In addition to this guide please consult this Bibliography of Finding Aids to League of Nations Documents .
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This is an outline of League of Nations documentation. It describes the organizations of the League of Nations, sources of its publications and documents, and bibliographies of League materials. Researchers familiar with United Nations documentation and publications may find their knowledge to be of use, as the UN continues certain practices established by the League. Researchers interested in League documents concerning a specific event or subject should consult the bibliographies listed in this guide. Researchers may use the OCLC number in WorldCat to obtain a list of libraries that own the bibliography, use the bibliographies to identify documents, and ask for a librarian's help in locating the documents. A reference librarian can help provide access to the bibliographies.Brief Description of the League
The victorious Allied Powers of World War I established the League of Nations. The League's charter, known as the Covenant, was approved as part of the Treaty of Versailles  at the Paris Peace Conference in 1919. The mission, as stated in the Covenant, was "to promote international co-operation and to achieve international peace and security." U.S. President Woodrow Wilson  was awarded the Nobel Peace Prize in 1919 for his leadership in creating the League. Despite Wilson's efforts, the U.S. Congress refused to ratify the Treaty of Versailles.
The Treaty entered into force on January 10, 1920. The original signatories of the Covenant were Belgium, Bolivia, Brazil, the British Empire, Canada, Australia, South Africa, New Zealand, India, China, Cuba, Ecuador, France, Greece, Guatemala, Haiti, Hejaz, Honduras, Italy, Japan, Liberia, Nicaragua, Panama, Peru, Poland, Portugal, Romania, Serb-Croat-Sloven State, Siam, Czechoslovakia, and Uruguay.
The League was ineffective in stopping the military aggression that led to World War II. It ceased its work during the war and dissolved on April 18, 1946. The United Nations assumed its assets and carries on much of its work. The Library of the United Nations Office at Geneva provides a history of the League of Nations on its web site, at http://www.unog.ch/library/archives/lon/ovrvfset.html .Organizations of the League: The Principal Organs and Committees, Commissions and Conferences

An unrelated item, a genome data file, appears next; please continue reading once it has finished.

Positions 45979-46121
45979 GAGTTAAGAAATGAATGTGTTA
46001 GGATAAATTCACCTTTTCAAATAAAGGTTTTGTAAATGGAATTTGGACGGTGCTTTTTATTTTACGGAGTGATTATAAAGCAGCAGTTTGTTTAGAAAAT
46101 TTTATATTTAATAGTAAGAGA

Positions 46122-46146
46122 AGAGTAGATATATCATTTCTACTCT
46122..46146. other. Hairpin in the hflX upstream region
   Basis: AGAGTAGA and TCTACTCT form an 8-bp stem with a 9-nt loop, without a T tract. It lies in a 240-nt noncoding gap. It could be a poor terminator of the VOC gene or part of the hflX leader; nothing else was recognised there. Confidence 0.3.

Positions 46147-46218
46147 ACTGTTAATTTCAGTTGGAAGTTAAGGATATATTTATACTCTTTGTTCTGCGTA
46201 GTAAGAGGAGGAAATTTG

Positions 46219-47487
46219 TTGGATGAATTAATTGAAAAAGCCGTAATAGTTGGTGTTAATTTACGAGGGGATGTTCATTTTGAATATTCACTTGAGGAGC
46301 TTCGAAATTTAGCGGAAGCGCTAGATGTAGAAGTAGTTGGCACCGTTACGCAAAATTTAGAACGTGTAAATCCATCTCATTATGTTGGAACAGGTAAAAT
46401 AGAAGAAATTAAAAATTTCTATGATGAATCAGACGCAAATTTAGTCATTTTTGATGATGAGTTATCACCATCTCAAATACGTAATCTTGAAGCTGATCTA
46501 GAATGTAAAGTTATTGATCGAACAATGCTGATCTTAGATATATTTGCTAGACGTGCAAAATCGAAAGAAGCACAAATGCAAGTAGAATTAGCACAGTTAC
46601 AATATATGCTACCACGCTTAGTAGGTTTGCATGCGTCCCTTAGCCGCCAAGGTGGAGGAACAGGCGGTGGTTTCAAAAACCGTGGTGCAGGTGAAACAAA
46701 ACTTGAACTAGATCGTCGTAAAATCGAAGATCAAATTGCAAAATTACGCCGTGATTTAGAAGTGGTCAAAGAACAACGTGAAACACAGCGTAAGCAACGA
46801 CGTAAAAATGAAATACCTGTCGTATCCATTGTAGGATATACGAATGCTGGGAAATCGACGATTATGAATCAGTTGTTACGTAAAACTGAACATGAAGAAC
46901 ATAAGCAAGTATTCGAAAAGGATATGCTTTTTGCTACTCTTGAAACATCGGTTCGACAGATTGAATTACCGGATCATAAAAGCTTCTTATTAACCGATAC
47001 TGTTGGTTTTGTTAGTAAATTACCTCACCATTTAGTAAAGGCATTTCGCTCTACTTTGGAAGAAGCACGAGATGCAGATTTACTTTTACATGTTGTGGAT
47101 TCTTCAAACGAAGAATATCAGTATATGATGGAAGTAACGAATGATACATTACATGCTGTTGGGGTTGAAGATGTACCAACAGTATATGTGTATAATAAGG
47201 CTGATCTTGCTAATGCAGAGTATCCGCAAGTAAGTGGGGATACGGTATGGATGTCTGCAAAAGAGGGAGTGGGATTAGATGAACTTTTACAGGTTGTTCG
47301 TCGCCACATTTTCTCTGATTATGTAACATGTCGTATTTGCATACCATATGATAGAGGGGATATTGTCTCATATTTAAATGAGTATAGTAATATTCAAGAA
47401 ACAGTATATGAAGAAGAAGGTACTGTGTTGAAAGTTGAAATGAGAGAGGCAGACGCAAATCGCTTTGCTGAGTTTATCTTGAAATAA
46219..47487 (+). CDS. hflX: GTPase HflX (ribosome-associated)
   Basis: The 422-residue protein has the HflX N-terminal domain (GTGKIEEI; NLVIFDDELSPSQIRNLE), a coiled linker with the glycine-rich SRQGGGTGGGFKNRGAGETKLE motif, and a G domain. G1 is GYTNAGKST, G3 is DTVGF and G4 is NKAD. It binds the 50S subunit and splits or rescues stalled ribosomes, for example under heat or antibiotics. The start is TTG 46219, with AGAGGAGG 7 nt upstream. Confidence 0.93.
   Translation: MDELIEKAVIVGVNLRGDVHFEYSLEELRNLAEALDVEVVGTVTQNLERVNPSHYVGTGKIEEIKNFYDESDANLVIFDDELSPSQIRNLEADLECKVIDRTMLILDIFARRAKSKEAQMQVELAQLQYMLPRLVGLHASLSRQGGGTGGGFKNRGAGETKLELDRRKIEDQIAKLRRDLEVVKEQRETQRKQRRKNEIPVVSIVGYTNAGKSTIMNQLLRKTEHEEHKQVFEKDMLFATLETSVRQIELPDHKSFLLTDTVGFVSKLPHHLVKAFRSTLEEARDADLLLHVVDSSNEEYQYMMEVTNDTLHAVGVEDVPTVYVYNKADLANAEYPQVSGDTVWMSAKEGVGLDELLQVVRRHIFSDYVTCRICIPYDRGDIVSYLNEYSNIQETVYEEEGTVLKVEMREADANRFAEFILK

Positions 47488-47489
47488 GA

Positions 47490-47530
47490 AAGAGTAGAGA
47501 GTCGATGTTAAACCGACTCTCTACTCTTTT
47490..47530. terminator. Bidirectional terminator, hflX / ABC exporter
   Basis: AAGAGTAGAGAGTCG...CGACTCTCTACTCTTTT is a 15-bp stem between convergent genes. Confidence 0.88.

There are three categories of League of Nations organizations: autonomous bodies, the principal organs, and committees, commissions and conferences.
Autonomous bodies were those connected with the League, for example, the International Labour Organization and the Permanent Court of International Justice. The documents of these bodies are discussed in Aufricht's Guide to League of Nations Publications.
The Principal Organs and the technical organizations made up the League proper. The Economic and Financial Organisation and the Health Organisation are examples of technical organizations. The principal organs were the Assembly, Council and Secretariat. The United Nations General Assembly and Security Council were created as deliberative bodies similar to the League's Assembly and Council. The UN Secretariat continues a function of international civil service.
The Assembly was the annual conference of League member states. The Proceedings of the Assembly appeared as a separate publication for the first three sessions, the first of which was held in Paris on January 16, 1920. Thereafter, until 1938, they were issued as a Special Supplement to the Official Journal. Resolutions passed in the Plenary Sessions were also published in Special Supplements. These supplements were numbered consecutively over the years.
The Council's main function was to settle international disputes. The numbers of permanent and non-permanent members varied. Council meetings were held in ordinary session four times a year and as often as needed in extraordinary sessions. 107 public sessions were held between 1920 and 1939. From 1922 on, the minutes appeared in the Official Journal. Records for meetings held before 1922 were published separately. The resolutions can only be found in the minutes of the meetings. Aufricht's Guide lists Assembly and Council meeting records.
The Secretariat carried out the day-to-day work of the League, under the direction of the Secretary-General. The three Secretaries-General were Sir Eric Drummond, 1919-1933; Joseph Avenol, 1933-1940; and Sean Lester, 1940-1946. The Secretary-General wrote annual reports on the work of the League. These are listed in Aufricht's Guide.
Committees, commissions, and conferences received mandates from the League. Examples include the Opium Advisory Committee, the European Union Commission, the Office of the High Commissioner in Danzig and the Permanent Mandates Commission. Committee documents may not have been printed. The League ceased to print the minutes of most committees after 1931. If a committee submitted reports to the Assembly or Council, these reports were printed as Assembly or Council documents. Conference documents received a number using a scheme peculiar to the conference itself, and only received a formal League document number if they were submitted to the Assembly or the Council. The preliminary documents and the proceedings of conferences were often issued in collected form as League documents. Aufricht's Guide lists, by topic, the final acts and related documents from many conferences.